take-a-break

Making the Most of a Break

Sometimes you gotta take a step back from a relationship. You don’t want to break up exactly, but you just need…a break. Maybe there are too many other things going on in your life, maybe you and your partner just can’t get on the same page about something, or maybe you just need some space and time to yourself. A break can be a chance to gain some clarity about a relationship, or about yourself and what you want. It’s okay to take a break—in fact, it can be really healthy, as long as the relationship isn’t abusive (a break isn’t going to “solve” an abusive relationship). However, there are some things you might want to consider doing to make sure the break is the healthiest it can be.

First, it’s important that you and your partner are communicating honestly about why you want to take a break. You should each feel safe discussing your reasons and give each other the space to talk about it from your own perspectives. If you want to take a break but your partner doesn’t, try calmly explaining your feelings without attacking your partner. Use “I” statements, for example, “I feel like there’s a lot going on in my life right now, and I can’t be as involved as I’d like to be in this relationship.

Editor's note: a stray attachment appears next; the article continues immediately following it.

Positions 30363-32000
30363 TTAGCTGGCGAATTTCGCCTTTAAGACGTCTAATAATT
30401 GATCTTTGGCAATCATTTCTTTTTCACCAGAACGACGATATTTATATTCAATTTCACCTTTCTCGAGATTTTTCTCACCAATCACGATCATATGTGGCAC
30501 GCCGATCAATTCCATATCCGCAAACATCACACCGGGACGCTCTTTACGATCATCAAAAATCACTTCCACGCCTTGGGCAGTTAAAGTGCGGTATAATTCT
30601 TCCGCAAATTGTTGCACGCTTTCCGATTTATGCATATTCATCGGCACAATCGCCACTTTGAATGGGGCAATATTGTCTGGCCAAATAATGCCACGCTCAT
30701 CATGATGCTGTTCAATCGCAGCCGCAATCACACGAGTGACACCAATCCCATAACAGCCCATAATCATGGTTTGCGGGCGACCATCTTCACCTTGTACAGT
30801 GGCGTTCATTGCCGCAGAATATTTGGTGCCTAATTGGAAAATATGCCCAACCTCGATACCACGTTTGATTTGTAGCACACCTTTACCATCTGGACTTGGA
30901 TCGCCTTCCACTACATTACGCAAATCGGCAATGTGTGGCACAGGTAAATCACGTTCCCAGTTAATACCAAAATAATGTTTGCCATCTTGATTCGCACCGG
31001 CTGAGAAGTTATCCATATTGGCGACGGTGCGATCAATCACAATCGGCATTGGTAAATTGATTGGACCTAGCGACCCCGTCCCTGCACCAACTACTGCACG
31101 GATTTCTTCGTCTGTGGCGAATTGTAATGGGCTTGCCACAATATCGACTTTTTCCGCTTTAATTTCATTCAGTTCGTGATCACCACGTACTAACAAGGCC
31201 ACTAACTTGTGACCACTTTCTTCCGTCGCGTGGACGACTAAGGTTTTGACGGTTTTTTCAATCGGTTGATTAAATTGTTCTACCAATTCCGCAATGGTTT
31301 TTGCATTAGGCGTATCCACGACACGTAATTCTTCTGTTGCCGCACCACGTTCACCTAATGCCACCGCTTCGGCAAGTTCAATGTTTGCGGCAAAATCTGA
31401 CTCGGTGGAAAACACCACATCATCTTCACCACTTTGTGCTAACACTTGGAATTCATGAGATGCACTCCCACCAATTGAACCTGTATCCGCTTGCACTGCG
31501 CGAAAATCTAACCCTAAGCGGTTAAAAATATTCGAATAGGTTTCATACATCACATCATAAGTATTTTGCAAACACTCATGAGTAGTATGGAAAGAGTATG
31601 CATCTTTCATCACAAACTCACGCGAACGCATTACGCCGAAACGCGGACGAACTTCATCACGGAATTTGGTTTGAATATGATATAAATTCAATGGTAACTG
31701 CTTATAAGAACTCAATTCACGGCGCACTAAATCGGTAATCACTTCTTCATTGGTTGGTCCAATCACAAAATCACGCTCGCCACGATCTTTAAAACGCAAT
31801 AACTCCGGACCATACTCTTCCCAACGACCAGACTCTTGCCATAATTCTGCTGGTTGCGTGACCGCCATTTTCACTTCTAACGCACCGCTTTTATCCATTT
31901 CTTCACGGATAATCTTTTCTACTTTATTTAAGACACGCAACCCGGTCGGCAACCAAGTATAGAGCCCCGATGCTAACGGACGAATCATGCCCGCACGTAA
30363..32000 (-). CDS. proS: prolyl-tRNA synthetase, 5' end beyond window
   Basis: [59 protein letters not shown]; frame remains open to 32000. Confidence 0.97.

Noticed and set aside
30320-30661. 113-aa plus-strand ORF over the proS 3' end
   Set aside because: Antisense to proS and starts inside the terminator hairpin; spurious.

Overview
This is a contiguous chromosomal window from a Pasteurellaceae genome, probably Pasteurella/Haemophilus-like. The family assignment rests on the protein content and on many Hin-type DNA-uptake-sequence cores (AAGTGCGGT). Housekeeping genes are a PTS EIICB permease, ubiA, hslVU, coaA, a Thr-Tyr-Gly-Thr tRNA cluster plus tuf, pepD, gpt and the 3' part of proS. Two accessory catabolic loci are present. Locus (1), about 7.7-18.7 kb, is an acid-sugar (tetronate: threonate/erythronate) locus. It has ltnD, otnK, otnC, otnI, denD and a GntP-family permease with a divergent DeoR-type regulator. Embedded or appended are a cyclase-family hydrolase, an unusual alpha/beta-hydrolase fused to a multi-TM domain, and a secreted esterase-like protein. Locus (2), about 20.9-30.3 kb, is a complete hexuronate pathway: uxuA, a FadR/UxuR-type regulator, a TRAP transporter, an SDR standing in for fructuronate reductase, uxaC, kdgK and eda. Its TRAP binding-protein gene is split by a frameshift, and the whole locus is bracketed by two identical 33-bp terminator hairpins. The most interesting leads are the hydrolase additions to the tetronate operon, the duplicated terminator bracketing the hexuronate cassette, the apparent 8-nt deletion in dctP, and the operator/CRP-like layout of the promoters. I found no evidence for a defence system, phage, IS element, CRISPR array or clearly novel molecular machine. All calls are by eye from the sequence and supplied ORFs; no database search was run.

We were on a break! (?)

Communicate! Don’t be like Ross and Rachel

Next, consider working with your partner to lay some ground rules. It could be helpful to set a time frame for the break (for example, a week, a month, or whatever you’re both comfortable with), after which you’ll regroup and decide what your next steps will be. Talk to each other about your expectations for the break. Some people choose to cut off communication completely, while others might want to check in with each other during the break. There’s no right answer; what’s important is that you both feel comfortable with the boundaries you set. You might discuss questions like:

  • Will we communicate or check in with each other during the break by phone, text or online?
  • Will we be dating or seeing other people during the break?
  • Will we still follow each other on social media?

Once you and your partner have reached an agreement for the break, now’s your chance to make the most of it. Take some time to really think through the reasons you wanted a break, then decide how best to spend it. Maybe you’d like to: